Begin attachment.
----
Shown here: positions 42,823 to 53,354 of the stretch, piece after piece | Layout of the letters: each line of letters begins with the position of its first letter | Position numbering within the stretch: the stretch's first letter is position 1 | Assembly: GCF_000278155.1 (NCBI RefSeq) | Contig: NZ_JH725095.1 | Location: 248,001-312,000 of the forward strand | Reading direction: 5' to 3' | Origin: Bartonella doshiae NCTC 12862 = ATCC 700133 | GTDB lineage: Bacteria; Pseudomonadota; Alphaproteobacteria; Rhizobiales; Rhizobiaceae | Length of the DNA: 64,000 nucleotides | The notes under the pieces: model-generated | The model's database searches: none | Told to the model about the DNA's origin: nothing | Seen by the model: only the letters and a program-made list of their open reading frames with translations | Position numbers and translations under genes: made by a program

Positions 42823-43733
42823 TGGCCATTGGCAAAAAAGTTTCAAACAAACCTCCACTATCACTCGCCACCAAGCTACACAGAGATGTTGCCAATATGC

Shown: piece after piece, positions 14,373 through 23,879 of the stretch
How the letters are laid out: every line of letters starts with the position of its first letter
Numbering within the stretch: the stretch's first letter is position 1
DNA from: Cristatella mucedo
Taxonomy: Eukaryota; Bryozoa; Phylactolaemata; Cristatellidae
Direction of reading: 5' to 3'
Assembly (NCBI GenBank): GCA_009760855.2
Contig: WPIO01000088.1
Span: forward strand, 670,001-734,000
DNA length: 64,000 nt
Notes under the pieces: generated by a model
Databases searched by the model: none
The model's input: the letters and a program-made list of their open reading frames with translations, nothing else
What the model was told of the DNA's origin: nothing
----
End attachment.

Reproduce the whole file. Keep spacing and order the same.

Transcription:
Shown here: positions 42,823 to 53,354 of the stretch, piece after piece | Layout of the letters: each line of letters begins with the position of its first letter | Position numbering within the stretch: the stretch's first letter is position 1 | Assembly: GCF_000278155.1 (NCBI RefSeq) | Contig: NZ_JH725095.1 | Location: 248,001-312,000 of the forward strand | Reading direction: 5' to 3' | Origin: Bartonella doshiae NCTC 12862 = ATCC 700133 | GTDB lineage: Bacteria; Pseudomonadota; Alphaproteobacteria; Rhizobiales; Rhizobiaceae | Length of the DNA: 64,000 nucleotides | The notes under the pieces: model-generated | The model's database searches: none | Told to the model about the DNA's origin: nothing | Seen by the model: only the letters and a program-made list of their open reading frames with translations | Position numbers and translations under genes: made by a program

Positions 42823-43733
42823 TGGCCATTGGCAAAAAAGTTTCAAACAAACCTCCACTATCACTCGCCACCAAGCTACACAGAGATGTTGCCAATATGC

Shown: piece after piece, positions 14,373 through 23,879 of the stretch
How the letters are laid out: every line of letters starts with the position of its first letter
Numbering within the stretch: the stretch's first letter is position 1
DNA from: Cristatella mucedo
Taxonomy: Eukaryota; Bryozoa; Phylactolaemata; Cristatellidae
Direction of reading: 5' to 3'
Assembly (NCBI GenBank): GCA_009760855.2
Contig: WPIO01000088.1
Span: forward strand, 670,001-734,000
DNA length: 64,000 nt
Notes under the pieces: generated by a model
Databases searched by the model: none
The model's input: the letters and a program-made list of their open reading frames with translations, nothing else
What the model was told of the DNA's origin: nothing